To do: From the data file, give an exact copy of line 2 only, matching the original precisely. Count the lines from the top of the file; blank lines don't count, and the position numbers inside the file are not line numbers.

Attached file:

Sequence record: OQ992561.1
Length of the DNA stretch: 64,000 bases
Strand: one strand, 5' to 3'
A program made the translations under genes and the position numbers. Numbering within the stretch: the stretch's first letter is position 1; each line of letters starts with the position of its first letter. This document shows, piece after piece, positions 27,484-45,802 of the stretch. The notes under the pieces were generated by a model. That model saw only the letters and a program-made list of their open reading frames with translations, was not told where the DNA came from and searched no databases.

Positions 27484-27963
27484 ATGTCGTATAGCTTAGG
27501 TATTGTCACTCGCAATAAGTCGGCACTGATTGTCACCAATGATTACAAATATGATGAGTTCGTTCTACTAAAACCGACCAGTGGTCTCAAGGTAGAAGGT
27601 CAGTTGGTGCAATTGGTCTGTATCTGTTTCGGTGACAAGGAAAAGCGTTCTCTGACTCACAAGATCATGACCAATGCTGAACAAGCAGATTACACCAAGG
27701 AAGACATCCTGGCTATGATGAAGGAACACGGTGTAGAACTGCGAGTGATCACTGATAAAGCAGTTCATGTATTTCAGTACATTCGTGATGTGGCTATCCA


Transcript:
Length of the DNA stretch: 64,000 bases